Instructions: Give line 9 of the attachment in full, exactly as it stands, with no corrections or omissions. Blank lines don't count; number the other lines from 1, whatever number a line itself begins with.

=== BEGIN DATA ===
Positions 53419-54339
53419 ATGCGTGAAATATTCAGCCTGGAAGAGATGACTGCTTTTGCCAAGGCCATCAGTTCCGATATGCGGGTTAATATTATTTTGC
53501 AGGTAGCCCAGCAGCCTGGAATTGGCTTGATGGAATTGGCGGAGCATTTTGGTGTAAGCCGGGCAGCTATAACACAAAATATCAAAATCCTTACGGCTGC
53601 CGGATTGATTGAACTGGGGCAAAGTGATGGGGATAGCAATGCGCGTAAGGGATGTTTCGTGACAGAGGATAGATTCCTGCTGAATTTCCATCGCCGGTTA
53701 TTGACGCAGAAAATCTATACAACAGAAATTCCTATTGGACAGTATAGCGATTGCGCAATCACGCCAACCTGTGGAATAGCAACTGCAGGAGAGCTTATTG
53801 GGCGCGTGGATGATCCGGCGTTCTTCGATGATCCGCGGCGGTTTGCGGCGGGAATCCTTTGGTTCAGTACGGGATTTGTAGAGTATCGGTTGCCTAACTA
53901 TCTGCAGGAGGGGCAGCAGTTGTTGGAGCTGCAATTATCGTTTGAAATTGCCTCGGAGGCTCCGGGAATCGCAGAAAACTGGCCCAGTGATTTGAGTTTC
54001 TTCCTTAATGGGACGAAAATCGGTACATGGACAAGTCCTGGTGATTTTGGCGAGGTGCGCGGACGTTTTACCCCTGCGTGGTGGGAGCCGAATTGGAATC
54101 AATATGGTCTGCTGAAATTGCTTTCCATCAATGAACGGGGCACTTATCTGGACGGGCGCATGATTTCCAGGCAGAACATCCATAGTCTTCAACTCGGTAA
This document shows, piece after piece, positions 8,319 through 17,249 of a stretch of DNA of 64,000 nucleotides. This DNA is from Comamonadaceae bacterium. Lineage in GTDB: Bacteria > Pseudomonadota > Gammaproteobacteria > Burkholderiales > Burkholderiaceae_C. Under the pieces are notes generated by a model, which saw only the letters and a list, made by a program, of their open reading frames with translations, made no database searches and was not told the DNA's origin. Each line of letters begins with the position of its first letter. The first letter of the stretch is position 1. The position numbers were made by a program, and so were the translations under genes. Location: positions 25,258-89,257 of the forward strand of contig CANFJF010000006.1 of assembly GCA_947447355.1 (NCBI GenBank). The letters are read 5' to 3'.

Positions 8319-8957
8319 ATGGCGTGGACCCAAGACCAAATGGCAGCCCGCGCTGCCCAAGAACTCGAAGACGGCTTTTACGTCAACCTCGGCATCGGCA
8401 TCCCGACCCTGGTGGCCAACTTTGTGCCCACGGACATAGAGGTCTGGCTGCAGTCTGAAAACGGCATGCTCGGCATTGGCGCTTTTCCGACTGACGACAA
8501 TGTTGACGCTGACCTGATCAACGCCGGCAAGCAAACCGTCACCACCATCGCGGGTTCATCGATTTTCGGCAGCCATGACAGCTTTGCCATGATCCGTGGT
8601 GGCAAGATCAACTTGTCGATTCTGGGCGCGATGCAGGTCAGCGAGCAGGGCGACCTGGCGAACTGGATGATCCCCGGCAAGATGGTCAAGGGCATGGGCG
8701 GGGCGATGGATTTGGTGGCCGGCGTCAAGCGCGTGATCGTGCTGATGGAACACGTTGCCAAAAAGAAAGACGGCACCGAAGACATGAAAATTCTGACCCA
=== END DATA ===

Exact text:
54101 AATATGGTCTGCTGAAATTGCTTTCCATCAATGAACGGGGCACTTATCTGGACGGGCGCATGATTTCCAGGCAGAACATCCATAGTCTTCAACTCGGTAA